Hazel McHaffie

determination

Against the odds

I am blown away by the courage and fortitude of so many of my fellow authors. Not just battling a harsh system in a difficult and fickle industry, but succeeding against all manner of odds.

Why is this in my mind this week? Because I’ve just re-read an exceptionally good issue of the writing journal Mslexia  (Winter 21/22) which captures the indomitable spirit of women who have picked themselves up, dusted themselves down, and got right back in the saddle. Inspirational stuff. What are the puny obstacles in my path against these giants?

There’s Faye Keegan who overcame poverty and depression and anxiety and lockdown and moving into a boat too small even for her writing desk. She’s still constantly grappling with boat-related crises, but she’s back writing.

Then there’s crime writer Joy Ellis who struggled with ME, the collapse of her upmarket floristry business, being homeless, injury in a motorbike accident, innumerable rejections and disappointments, but now in her 70s, with over 3 million sales under her belt, and publishing three new titles a year.

Jesse Sutanto is really really hard on herself and has had her fair share of rejection. After 11 years of serious writing she’s still only had three of her nine novels published. Does she give in? Certainly not. She overcomes the inner voice that constantly berates her by writing really really fast so she can outrun it! She aims for 2,000 words a day, and writes in bursts of 15 minutes at a time. ‘Nothing is too intimidating if you only have to do it for 15 minutes’, she says.

When Matilda Tristram was diagnosed with bowel cancer during her first pregnancy she used the experience to advantage by writing a comic diary about it! It was both therapeutic and confirming, educating and entertaining, emotionally beneficial and artistically valuable.

All power to the writing hands (and hearts and minds) of any who are struggling against demons within and without.

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Encouraging facts for struggling writers

Mslexia‘Tis the day before Christmas, when all through the house … hmm, yes, creatures are stirring, but hopefully not a mouse … all presents are safely delivered or under the tree, wine is mulling, carols playing, lights twinkling, larder and fridge full … Pause for thought …

Top of the list those who are grieving or weighed down with life’s troubles. I surround you with huge sympathy and concern. May you find courage and strength to go on; may you in time find peace. For now please forgive my moving on to matters of far less moment, but this is a blog about writers and writing.

Next on my list then, all those of you who have ever doubted yourselves, or known deep despair. Those who have struggled to get published, who have felt hopeless and diminished. Those who have burned/shredded/drowned a manuscript following a rejection slip or an ominous silence from a prospective agent. Those whose hearts are failing them for fear of another year of knock-backs. Yes, you, my fellow writers. I’d like to send you a seasonal gift: some heartening statistics culled from the latest Mslexia magazine. In short, hope.

Man Booker Prize winner, Marlon James, was rejected 78 times before his first novel was accepted for publication. I bet you haven’t amassed 78 yet.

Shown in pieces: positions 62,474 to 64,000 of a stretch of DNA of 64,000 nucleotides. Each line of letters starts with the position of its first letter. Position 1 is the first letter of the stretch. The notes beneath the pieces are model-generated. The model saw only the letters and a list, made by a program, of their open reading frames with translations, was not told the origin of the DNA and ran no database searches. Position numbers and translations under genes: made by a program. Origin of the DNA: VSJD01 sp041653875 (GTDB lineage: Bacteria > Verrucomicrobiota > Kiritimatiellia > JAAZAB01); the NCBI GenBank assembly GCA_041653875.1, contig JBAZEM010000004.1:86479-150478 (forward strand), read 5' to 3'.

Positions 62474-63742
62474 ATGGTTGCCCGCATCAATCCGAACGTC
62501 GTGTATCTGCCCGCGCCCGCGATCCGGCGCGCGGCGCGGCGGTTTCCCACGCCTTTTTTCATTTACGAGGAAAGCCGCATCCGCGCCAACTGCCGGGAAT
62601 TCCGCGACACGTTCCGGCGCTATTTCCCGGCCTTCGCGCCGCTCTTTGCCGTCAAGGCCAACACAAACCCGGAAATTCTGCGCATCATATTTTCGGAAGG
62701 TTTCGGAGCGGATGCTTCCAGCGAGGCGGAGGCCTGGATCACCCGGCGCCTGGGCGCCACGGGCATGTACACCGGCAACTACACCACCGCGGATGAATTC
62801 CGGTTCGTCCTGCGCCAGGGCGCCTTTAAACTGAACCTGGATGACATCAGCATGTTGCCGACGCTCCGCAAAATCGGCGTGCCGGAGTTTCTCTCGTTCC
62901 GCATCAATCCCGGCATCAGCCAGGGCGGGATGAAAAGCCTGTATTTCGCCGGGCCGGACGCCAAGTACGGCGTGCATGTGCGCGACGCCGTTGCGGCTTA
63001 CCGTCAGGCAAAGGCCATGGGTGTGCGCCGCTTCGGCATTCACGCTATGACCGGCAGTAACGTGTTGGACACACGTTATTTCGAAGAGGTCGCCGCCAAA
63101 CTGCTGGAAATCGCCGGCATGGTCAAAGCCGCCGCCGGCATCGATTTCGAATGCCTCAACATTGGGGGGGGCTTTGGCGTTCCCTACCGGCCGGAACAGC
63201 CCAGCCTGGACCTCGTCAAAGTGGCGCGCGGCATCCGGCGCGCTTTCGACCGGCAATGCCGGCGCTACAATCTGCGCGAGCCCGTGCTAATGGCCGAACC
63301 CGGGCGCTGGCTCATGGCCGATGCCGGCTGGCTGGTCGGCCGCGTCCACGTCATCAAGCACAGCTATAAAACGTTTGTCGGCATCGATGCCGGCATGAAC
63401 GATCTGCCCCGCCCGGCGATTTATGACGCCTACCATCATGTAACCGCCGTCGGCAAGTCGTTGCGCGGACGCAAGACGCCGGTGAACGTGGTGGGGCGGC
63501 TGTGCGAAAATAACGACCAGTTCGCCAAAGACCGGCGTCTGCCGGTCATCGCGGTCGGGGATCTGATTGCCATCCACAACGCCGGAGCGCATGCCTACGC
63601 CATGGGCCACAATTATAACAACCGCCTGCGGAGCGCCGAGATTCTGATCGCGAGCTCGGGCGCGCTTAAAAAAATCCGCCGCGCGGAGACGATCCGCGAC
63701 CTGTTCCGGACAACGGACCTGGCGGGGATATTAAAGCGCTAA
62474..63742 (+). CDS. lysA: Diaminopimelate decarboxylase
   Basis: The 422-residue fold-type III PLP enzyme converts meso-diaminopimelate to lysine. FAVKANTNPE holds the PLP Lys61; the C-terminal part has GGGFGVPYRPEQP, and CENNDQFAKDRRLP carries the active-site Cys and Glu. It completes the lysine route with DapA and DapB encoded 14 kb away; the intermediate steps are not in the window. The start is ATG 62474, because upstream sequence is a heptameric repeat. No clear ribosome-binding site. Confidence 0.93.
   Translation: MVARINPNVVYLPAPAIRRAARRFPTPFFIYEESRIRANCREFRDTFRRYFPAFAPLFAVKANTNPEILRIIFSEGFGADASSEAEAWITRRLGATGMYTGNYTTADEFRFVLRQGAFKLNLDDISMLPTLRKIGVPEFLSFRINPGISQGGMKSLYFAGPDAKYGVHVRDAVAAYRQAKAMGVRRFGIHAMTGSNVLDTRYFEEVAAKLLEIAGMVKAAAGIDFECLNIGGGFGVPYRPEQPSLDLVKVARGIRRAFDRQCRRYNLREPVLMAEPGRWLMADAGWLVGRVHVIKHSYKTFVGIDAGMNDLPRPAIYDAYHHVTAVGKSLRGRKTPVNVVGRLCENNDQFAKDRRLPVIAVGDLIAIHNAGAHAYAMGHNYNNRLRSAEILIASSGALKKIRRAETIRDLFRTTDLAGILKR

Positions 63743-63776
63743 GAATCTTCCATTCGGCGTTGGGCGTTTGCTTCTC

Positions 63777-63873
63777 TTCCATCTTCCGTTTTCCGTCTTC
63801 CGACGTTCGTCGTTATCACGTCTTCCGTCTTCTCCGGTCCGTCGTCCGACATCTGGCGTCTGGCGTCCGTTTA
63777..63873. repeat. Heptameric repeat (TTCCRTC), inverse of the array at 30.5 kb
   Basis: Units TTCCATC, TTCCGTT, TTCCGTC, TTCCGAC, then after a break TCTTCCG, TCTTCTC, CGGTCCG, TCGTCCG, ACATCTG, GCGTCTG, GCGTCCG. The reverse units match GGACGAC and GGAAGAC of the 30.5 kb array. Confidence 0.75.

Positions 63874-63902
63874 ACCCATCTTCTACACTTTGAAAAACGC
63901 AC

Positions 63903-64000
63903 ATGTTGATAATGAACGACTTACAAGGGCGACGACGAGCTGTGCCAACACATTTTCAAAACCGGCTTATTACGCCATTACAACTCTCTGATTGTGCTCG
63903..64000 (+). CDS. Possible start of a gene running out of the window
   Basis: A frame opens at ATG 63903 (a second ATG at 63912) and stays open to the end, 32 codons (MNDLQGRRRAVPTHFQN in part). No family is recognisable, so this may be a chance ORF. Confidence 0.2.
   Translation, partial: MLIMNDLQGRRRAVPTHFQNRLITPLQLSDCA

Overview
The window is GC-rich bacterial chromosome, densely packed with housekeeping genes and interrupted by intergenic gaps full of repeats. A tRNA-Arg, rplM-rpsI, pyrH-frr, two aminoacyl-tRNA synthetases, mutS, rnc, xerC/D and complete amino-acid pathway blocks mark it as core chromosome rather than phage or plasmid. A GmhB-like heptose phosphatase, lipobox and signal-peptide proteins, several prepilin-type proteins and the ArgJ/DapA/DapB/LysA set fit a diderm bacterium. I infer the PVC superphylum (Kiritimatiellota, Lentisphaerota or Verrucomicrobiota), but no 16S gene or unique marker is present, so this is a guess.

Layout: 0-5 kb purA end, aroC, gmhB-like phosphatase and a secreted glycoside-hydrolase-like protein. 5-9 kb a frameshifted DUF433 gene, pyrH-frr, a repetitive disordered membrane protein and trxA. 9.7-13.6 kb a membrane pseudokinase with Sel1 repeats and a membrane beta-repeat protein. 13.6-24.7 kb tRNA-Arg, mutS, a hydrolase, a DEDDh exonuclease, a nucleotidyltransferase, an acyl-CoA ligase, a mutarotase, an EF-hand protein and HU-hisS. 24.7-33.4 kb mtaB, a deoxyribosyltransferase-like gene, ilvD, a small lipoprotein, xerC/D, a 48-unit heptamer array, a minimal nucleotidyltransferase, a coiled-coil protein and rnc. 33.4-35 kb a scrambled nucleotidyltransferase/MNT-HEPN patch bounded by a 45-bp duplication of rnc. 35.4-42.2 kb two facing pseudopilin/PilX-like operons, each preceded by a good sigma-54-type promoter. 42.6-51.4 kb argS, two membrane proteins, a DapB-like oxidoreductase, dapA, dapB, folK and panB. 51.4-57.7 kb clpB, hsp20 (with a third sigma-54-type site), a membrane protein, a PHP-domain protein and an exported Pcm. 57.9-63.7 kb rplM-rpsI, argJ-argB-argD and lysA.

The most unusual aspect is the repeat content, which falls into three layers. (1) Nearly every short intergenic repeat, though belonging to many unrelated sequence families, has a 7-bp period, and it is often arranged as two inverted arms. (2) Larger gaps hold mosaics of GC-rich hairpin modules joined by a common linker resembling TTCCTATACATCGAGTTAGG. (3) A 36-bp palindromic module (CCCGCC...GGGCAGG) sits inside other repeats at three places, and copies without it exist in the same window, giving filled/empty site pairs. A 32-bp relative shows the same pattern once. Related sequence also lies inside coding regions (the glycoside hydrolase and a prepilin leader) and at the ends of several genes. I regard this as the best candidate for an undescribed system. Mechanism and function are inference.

Gertrude Stein submitted poems for 22 years before having even one accepted. OK, you don’t write or even like poetry. I get it.

It took Malorie Blackman two years, submitting eight/nine different books, and 82 rejection letters before she was published. Now that’s what I call determination and awe-inspiring self belief.

The HelpKathryn Stockett‘s bestseller The Help was rejected by 60 agents. What does that tell you about agents? Flick your nose at that one you selected – who’s heard of her anyway?

Elmear McBride‘s multi-award winning A Girl is a Half-formed Thing made the rounds to agents and publishers for nine years before someone recognised its potential. OK, it has had poor reviews from the public but at least it’s risen above the radar.

Zen and the Motorcycle Maintenance by Robert Pirsig made it into the Guinness Book of Records as the most rejected bestseller. It was rejected 121 times before going on to sell five million copies. 121! And you thought you were in the wrong job?

We Need to Talk about Kevin-book-coverBestselling We Need to talk about Kevin by Lionel Shriver was rejected by her own agent (who rated it so poorly she made Shriver pay the bill for photocopying) and 30 publishers. NB. Shriver went on to marry said agent’s husband! Phew. Some revenge, huh?! Hey, I never said those were the kind of tactics to adopt.

Author of twenty novels Anne Tyler has disavowed her first four because she now shudders at the lack of redrafting and character development. If you’re still within your own first four … or eight … or more … come on! What are you – a mouse?

A recent survey of 2254 women writers by Mslexia revealed that one in three submit less than a fifth of their finished work. Why? Because they fear rejection. Hmmm. Chin up folks! Re-read the above facts … And again … Perseverance and sheer cussed determination – that’s the name of the game. So, enough of doubt and timidity! Gird your loins and get that manuscript out there in 2016. It certainly won’t get noticed languishing in the drawer marked Failures.

And all blessings of the season whatever it means to you to all readers of my blog, struggling or not, writers or not. Thank you for your support.Christmas gift

 

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